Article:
Randerath W, Verbraecken J, Andreas S, Arzt 7, Bloch KE8, Brack T, Buyse B, De Backer W, Eckert DJ, Grote L, Hagmeyer L, Hedner J, Jennum P, La Rovere MT, Miltz C, McNicholas WT, Montserrat J, Naughton M, Pepin JL, Pevernagie D, Sanner B, Testelmans D, Tonia T, Vrijsen B, Wijkstra P, Levy P. Eur Respir J. 2017 Jan 18;49(1).
The complexity of central breathing disturbances during sleep has become increasingly obvious. They present as central sleep apnoeas (CSAs) and hypopnoeas, periodic breathing with apnoeas, or irregular breathing in patients with cardiovascular, other internal or neurological disorders, and can emerge under positive airway pressure treatment or opioid use, or at high altitude. As yet, there is insufficient knowledge on the clinical features, pathophysiological background and consecutive algorithms for stepped-care treatment. Most recently, it has been discussed intensively if CSA in heart failure is a “marker” of disease severity or a “mediator” of disease progression, and if and which type of positive airway pressure therapy is indicated. In addition, disturbances of respiratory drive or the translation of central impulses may result in hypoventilation, associated with cerebral or neuromuscular diseases, or severe diseases of lung or thorax. These statements report the results of an European Respiratory Society Task Force addressing actual diagnostic and therapeutic standards. The statements are based on a systematic review of the literature and a systematic two-step decision process. Although the Task Force does not make recommendations, it describes its current practice of treatment of CSA in heart failure and hypoventilation.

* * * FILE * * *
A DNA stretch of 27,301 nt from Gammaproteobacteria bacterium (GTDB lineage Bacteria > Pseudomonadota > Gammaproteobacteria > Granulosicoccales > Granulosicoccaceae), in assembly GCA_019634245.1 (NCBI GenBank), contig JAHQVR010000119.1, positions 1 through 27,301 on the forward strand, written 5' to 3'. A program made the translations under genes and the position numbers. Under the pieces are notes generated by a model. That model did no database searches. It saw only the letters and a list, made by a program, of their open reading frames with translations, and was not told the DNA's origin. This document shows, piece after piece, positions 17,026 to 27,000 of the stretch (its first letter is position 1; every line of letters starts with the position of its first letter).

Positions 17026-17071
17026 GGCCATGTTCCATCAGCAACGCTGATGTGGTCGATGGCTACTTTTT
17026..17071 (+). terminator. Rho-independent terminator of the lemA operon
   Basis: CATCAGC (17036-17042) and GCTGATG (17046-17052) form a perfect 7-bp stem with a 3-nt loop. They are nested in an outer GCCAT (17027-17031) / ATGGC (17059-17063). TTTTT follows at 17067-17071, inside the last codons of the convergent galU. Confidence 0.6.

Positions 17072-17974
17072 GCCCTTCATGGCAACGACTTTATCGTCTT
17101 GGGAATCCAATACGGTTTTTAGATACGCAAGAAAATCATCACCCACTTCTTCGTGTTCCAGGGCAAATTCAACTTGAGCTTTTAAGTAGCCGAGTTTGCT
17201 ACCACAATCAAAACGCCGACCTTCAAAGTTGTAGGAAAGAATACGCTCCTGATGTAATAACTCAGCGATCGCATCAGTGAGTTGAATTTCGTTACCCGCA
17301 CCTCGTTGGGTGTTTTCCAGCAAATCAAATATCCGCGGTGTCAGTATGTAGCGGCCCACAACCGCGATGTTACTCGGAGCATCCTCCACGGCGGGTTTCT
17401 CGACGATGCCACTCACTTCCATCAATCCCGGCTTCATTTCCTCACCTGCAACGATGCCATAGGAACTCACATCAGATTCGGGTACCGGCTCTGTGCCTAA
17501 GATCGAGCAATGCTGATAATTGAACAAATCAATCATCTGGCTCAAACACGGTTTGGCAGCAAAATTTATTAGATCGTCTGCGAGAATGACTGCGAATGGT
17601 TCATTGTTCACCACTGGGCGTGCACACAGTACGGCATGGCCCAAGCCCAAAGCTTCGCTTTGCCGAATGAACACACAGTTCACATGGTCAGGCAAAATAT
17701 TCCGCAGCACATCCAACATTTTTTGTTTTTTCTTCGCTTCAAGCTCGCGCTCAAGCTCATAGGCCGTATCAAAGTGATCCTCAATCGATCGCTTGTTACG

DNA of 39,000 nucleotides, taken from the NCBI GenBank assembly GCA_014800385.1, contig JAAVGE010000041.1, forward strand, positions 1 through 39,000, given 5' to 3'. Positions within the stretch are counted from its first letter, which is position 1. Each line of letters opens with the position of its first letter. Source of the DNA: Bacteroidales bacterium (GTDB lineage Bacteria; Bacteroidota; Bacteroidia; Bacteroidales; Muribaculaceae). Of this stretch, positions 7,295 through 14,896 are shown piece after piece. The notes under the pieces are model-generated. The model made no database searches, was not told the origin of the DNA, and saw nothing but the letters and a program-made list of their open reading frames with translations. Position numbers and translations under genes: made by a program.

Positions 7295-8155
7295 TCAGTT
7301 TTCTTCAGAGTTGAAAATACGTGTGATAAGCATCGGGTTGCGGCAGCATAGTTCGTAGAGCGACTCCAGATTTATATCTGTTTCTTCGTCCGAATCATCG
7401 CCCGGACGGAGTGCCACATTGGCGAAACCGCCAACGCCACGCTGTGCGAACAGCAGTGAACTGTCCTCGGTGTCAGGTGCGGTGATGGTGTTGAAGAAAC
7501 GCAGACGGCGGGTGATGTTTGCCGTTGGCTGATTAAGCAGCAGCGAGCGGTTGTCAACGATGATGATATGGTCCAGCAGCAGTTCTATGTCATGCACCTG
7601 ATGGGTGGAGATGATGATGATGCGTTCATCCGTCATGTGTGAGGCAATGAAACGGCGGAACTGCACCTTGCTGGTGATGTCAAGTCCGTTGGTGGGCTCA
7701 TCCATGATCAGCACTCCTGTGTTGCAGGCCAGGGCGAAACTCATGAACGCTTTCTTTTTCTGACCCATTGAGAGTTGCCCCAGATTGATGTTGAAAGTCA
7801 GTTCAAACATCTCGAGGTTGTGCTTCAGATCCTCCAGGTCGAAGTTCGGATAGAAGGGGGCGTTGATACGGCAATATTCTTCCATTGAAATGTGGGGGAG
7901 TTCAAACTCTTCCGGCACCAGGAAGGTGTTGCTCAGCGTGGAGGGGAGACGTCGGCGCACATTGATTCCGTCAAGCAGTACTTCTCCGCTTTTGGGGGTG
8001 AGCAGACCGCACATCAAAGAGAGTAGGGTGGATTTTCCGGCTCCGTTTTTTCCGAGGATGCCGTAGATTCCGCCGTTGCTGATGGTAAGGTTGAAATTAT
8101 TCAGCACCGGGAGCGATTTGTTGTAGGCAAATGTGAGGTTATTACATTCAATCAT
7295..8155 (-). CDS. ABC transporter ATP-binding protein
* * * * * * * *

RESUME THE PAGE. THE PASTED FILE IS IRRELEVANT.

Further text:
Definition, discrimination, diagnosis and treatment of central breathing disturbances during sleep.